- by Mount Saint Mary College
Mount Saint Mary College students took part in a Poverty Simulation experience on campus on Wednesday, November 16.

Mount Saint Mary College students experienced the struggles faced by families in need during the Poverty Simulation Experience on Wednesday, November 16. 

The simulation was created by the Missouri Community Action Network and was facilitated on the Mount campus by Sonya Abbey Taylor, associate professor of Education and chair of the Division of Education; Zoe Mathews and Nicole Porcelli from the Newburgh Teacher Center; and Lindsay Byer of Poughkeepsie, N.Y, a Poverty Simulation facilitator, Mount Education student, and member of Kappa Delta Pi, the International Honor Society in Education. 

According to Taylor, childhood poverty rates are higher in the United States than in any other industrialized country, with nearly half of people living in extreme poverty being 18 years old or younger. Through the three-hour simulation, students and faculty grasped a deeper understanding of the struggles and complexities impoverished families face.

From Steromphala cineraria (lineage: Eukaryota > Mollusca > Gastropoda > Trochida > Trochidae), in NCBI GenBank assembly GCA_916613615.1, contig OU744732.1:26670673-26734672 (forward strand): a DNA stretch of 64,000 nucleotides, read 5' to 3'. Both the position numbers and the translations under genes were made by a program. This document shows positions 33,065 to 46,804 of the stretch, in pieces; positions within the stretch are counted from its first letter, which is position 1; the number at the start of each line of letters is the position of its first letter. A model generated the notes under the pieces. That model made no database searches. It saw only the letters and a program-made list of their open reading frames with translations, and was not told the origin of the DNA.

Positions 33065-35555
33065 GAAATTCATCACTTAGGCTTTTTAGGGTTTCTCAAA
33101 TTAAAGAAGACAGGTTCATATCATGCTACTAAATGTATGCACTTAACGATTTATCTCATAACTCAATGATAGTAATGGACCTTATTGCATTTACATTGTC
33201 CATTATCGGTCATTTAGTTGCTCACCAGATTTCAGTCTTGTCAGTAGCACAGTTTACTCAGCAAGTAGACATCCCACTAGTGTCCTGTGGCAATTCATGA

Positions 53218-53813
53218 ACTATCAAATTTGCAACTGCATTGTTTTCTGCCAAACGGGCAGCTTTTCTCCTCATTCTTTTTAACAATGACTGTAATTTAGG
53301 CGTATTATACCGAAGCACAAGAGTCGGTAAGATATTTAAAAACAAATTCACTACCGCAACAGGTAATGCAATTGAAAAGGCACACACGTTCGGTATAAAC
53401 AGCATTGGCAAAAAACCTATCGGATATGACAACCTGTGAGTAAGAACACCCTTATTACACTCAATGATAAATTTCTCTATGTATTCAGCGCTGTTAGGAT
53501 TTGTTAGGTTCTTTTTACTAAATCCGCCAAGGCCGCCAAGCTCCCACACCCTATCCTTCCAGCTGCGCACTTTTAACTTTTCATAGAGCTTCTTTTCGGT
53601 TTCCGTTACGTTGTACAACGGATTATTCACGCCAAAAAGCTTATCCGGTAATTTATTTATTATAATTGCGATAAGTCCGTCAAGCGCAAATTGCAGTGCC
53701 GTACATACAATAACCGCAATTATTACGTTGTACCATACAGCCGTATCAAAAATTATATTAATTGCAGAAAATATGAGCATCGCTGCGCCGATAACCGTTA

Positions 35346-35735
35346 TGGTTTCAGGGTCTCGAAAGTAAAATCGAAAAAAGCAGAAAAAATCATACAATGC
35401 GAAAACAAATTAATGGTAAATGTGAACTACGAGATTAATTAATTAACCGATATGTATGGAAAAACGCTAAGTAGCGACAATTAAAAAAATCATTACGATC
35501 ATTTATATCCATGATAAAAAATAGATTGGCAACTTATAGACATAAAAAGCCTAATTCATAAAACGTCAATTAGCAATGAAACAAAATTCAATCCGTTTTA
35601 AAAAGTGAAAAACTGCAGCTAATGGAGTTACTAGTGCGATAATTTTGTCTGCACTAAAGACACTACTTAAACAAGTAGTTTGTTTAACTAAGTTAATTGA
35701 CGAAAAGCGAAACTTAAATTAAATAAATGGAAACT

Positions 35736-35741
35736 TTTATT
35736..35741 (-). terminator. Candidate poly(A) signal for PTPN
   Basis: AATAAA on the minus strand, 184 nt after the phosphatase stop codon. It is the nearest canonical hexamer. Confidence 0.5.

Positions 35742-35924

Participants of the Poverty Simulation were either placed into family units where they played the role of a disadvantaged individual, aged anywhere from infancy to adulthood; or they provided services and assistance from organizations like Social Services, child care facilities, schools, and employers, amongst others.

“My role was an interfaith services employee, giving participants cash, clothing, food vouchers, and transportation passes,” said Byer. “I could feel their sense of hopelessness and disappointment if they asked for something I couldn’t give to them; I think many felt overwhelmed since they had obstacles coming at them from every direction.”

Each task consisted of a 15-minute timeframe which represented a whole week for a struggling family. Students were immersed in the frustrations in the everyday life of those in need as they set out to obtain necessities for their families.

“An event like this is important for us in the education field because it offers a glimpse into the lives of children and teens who desperately need our kindness, our empathy, and our respect,” said Byer.


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